said. “It made her way in life. It’s
not an easy world out there.”
63
88 Years of THR
Memorable moments from a storied history
1 9722
1997 3
19974
4
1 9775
19
9766
199777
19
978
1979
1 980
1981
1982
1983
1 9 84
199 85
1986
19887
199 888
1988 9
1 9 90
0
1 999 1
199 922
In 1982, Stephen King Went Green in Creepshow
Though Stephen King has a producing credit on The Dark Tower
— Columbia’s big-screen continuation of the famed author’s
eight-part supernatural Western
series of books — he doesn’t
appear in the film. But King, 69,
has been in more than a dozen
movies and TV shows based on his
writings. Though most have been
cameos, in 1982 he co-starred in
the George Romero-directed, fivepart anthology movie Creepshow.
(Romero, who died July 16 at age
77, pioneered the zombie apocalypse genre with 1968’s Night of
the Living Dead. “There will
never be another like you,” King
tweeted about his fellow horror
icon after learning of his death.)
THR called Creepshow “a comic
book come to life as a horror film”
that offers “a potion that seems
sure to bubble up with box-office
results.” That turned out to be
true: The $8 million Warner Bros.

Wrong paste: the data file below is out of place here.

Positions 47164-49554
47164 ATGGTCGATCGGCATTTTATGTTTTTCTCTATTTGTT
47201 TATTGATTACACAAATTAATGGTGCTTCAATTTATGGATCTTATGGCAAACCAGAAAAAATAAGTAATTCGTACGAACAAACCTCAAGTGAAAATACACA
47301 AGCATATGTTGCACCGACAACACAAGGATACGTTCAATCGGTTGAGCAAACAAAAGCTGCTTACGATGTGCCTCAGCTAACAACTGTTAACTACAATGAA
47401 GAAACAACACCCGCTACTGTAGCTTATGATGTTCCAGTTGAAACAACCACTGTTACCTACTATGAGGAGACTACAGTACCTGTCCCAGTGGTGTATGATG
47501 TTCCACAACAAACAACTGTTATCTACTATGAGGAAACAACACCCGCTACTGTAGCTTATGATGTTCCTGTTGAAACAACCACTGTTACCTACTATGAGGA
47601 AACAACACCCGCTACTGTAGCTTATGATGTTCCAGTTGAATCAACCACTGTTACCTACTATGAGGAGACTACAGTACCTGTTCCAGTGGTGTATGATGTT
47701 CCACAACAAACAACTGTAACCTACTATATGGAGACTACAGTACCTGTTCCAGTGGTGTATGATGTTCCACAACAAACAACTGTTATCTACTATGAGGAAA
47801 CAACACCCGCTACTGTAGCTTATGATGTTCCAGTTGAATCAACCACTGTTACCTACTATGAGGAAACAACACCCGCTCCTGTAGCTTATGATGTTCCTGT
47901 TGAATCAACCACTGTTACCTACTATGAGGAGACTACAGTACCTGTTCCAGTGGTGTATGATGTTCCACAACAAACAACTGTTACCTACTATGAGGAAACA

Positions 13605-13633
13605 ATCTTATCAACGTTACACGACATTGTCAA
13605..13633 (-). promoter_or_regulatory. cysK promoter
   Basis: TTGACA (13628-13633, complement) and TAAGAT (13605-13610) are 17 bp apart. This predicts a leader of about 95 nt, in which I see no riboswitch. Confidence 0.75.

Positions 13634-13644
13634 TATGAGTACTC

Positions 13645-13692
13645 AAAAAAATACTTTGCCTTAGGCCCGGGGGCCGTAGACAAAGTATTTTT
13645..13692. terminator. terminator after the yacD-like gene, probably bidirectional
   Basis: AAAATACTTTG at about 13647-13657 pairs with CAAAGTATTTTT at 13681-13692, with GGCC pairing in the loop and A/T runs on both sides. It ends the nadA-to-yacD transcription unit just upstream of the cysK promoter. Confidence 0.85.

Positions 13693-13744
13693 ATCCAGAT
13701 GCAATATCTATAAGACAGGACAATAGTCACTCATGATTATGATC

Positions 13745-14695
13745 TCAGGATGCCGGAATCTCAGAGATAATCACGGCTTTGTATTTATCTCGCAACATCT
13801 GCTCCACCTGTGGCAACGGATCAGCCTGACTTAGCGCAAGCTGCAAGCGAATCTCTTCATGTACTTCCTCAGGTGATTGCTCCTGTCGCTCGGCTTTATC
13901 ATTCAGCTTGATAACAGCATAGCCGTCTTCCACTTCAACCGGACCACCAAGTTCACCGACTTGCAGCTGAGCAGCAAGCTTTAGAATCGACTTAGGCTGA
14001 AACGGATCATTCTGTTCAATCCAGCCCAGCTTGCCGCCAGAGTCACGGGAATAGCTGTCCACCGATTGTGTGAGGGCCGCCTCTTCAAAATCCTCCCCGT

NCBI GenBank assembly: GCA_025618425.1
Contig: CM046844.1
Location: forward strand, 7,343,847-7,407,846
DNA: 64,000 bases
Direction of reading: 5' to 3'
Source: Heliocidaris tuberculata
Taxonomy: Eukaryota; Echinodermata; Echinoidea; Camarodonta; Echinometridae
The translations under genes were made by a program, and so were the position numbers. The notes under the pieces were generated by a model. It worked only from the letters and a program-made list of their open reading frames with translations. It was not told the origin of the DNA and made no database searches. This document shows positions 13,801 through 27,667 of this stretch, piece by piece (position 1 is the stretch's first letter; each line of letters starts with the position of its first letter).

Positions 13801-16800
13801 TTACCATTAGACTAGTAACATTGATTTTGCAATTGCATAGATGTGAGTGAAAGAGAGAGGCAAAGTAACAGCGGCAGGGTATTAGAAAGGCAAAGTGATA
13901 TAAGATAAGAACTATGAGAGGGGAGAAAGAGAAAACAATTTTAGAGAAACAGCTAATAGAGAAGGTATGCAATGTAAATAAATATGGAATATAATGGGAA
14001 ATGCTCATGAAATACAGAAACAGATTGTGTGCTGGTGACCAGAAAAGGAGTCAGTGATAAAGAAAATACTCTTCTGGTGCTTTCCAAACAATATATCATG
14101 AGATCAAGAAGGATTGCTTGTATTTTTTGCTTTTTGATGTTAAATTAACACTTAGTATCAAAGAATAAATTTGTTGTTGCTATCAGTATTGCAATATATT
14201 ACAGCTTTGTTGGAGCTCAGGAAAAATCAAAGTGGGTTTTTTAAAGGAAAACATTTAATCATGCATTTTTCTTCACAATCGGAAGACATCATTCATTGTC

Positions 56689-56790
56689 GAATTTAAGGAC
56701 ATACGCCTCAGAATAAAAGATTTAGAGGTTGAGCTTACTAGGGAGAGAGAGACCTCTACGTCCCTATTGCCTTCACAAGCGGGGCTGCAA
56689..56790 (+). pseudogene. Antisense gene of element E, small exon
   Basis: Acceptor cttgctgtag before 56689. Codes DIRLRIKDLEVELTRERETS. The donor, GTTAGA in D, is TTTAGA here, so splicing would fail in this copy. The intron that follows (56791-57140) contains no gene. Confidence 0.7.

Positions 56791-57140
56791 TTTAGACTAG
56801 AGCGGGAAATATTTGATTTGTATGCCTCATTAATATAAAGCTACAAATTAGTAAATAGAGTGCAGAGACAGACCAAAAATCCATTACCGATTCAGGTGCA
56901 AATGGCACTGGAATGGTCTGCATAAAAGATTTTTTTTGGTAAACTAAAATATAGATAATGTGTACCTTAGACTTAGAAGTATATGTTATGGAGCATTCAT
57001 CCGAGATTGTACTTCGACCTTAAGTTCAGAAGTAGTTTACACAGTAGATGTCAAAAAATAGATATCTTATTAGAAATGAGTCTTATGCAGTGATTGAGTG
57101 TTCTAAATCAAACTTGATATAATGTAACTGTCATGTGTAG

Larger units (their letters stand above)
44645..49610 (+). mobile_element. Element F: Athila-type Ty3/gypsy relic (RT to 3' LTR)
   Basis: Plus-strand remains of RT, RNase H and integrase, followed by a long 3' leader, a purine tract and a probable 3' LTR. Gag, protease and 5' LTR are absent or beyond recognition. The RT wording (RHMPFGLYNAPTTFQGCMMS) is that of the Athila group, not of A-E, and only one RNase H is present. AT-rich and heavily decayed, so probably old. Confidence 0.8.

release ($20 million today) made
$21 million domestically (now
$53 million) and ranked first on
its opening weekend. However,
THR was less enthusiastic about
“The Lonesome Death of Jordy
Verrill” episode that starred
King as a Ripple wine-drinking
dolt. It described King’s role as
“a hayseed farmer who begins to
sprout a lawnlike growth after
touching an oozing meteorite”
and panned his 12-minute segment because it “never jells into
more than an odd interlude.”
According to Haunted Heart: The
Life and Times of Stephen King,
Romero’s acting instructions to
King tended toward telling him
to act like “Wile E. Coyote looks
when he goes off a cliff.” Though
there were strong actors in other
segments — including Ed Harris
and Ted Danson — winning acting Oscars was never Creepshow’s
main purpose. King and producer
Richard P. Rubinstein’s ultimate intention was to adapt King’s
postapocalyptic epic The Stand,
but they knew that project would
require a much larger budget.
The strategy was to succeed with
Creepshow and then “we would
have the credibility we needed to
go on with The Stand,” King noted
in 1983. (The Stand eventually
became an eight-hour ABC miniseries in 1994.) Creepshow was
presold at Cannes with promo ads
promising that “people will crawl
out of the theatre.” Rubinstein
says he thought the film had a
“money title that would be clear
to fans what it was about. This
was no art house movie.” As for
The Dark Tower, out Aug. 4, King
tweeted it “runs a clean 95 minutes. Like the first book in the